On October 27, SPRING will host a webinar with Dr. Howarth Bouis, founder of HarvestPlus, on incorporating biofortification into projects, and the potential of biofortification to improve nutrition through agriculture. Learn more about "Seeds, Stems, and Vines: Incorporating Biofortification Into A Project" here.
Micronutrient deficiency continues to undermine public health and prosperity in developing countries. Food fortification and supplementation have been effective at addressing these problems, but millions of smallholder farm families have limited access to these interventions. To address this problem, HarvestPlus and its partners have used conventional crop breeding techniques to develop staple food products that are rich in vitamin A, iron, and zinc (three of four most essential micronutrients identified by the World Health Organization). This process, known as biofortification, targets the nutritional needs of women and young children and offers several positive health outcomes including improved immunity and resistance to diseases.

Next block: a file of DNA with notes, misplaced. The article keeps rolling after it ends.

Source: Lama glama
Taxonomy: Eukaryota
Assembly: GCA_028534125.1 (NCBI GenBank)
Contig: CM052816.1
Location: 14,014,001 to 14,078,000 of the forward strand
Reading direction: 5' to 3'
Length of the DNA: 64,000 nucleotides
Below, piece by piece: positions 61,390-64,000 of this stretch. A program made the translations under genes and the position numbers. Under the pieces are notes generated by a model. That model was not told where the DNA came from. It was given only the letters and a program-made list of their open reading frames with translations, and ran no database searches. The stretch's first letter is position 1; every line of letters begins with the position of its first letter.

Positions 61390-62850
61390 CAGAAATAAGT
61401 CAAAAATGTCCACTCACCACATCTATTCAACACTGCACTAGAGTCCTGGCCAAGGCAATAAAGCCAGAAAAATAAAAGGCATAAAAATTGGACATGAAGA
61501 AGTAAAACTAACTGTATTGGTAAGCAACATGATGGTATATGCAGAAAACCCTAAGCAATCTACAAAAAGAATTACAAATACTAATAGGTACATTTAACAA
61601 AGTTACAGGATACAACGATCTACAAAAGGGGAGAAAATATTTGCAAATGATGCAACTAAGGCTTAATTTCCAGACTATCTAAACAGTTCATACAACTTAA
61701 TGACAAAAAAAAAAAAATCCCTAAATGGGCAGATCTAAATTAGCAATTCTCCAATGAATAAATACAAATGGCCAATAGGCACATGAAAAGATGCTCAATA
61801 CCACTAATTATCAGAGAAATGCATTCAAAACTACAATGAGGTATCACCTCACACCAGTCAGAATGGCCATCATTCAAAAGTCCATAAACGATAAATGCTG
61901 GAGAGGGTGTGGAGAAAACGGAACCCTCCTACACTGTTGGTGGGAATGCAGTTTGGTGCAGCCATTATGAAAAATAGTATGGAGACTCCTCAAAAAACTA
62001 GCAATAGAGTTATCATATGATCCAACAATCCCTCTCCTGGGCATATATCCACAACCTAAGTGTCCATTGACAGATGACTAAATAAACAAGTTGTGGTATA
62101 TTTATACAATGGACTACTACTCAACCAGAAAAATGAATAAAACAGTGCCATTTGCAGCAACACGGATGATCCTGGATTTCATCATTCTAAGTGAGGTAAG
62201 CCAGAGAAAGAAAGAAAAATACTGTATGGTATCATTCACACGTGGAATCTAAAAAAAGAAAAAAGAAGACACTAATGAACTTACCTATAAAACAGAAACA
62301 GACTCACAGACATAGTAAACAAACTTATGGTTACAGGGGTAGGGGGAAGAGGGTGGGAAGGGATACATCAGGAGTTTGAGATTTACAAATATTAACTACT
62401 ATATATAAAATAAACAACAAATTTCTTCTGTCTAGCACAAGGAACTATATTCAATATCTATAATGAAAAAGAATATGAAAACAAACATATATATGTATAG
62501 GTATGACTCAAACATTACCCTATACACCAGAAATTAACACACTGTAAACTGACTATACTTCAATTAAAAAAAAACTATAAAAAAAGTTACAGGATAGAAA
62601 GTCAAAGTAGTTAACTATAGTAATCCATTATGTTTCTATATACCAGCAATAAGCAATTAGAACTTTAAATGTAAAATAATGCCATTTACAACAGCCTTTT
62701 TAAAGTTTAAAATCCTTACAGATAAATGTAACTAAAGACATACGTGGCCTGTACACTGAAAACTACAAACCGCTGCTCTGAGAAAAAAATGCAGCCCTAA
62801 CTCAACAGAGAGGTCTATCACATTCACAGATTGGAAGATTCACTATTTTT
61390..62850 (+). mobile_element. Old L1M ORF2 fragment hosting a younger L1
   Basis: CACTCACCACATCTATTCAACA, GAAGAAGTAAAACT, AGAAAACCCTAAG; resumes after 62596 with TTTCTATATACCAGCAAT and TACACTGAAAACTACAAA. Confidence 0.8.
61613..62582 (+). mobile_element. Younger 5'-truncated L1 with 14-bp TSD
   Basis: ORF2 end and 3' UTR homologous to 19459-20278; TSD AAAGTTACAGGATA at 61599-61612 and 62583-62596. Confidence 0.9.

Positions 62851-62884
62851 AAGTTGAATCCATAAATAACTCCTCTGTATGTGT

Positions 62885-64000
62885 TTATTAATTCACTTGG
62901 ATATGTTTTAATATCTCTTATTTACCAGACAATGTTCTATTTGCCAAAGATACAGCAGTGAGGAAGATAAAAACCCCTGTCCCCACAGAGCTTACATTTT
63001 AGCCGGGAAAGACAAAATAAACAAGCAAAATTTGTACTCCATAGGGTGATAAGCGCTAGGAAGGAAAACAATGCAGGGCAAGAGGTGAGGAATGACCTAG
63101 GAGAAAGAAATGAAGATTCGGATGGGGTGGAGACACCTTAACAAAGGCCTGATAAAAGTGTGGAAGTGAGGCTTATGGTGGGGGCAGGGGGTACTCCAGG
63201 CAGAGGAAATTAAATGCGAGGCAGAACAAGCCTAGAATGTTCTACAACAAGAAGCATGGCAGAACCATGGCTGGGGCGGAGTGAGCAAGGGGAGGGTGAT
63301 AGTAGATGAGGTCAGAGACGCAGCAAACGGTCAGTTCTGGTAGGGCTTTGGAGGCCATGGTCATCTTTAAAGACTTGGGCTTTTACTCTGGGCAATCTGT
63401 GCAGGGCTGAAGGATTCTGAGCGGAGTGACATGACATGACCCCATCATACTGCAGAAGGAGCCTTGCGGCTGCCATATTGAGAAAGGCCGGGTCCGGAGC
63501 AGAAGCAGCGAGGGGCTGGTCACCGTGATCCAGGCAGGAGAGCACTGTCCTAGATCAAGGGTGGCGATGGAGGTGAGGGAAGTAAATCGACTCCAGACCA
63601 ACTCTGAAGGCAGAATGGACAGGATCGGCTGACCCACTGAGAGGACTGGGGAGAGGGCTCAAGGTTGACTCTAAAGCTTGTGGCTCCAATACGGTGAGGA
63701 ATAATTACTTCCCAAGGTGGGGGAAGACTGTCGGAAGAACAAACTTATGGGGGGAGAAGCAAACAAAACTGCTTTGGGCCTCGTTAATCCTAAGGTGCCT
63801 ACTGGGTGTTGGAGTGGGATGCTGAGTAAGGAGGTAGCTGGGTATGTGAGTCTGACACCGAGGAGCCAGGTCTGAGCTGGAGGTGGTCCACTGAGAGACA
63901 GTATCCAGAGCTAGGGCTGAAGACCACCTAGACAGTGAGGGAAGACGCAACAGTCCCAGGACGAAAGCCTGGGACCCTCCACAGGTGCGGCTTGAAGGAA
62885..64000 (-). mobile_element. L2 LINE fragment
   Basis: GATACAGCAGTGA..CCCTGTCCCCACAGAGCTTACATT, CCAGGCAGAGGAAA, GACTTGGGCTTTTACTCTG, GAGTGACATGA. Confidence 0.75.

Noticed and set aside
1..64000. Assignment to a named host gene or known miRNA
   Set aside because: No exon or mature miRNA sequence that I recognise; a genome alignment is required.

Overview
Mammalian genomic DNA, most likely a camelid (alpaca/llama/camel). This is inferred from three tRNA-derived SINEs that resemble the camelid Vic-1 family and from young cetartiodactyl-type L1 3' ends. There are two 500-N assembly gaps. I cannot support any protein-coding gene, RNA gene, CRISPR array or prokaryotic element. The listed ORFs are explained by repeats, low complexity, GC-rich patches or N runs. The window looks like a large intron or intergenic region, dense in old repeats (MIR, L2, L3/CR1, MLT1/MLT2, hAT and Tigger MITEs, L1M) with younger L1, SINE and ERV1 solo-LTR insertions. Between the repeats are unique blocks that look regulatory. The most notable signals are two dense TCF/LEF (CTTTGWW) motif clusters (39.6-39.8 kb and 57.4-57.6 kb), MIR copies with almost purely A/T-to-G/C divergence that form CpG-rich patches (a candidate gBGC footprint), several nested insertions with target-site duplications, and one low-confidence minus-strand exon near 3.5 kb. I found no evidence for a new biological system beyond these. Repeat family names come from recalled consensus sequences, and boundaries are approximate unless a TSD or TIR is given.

Working with a broad array of partners, HarvestPlus has provided planting material, behavior change messaging, and other support to accelerate the development, delivery, acceptance and adoption of biofortified crops. More than a dozen biofortified crops are already being grown in more than 30 countries, and another 16 countries are evaluating these crops. 10 million people in Africa, Asia, and Latin America are currently growing and benefiting from their increased nutritious value. Additional partnerships will be key to scaling up and mainstreaming in the years ahead.
This seminar will describe the complex and innovative process of bringing these crops from field to plate, the nutritional impact of the steps involved, and the scalability of biofortification. Dr. Howarth Bouis, the founder and director of HarvestPlus, will also dispel any myths about biofortification, share lessons learned, and provide ways to participate in the ambitious effort to mainstream and scale up to reach a billion people by 2030.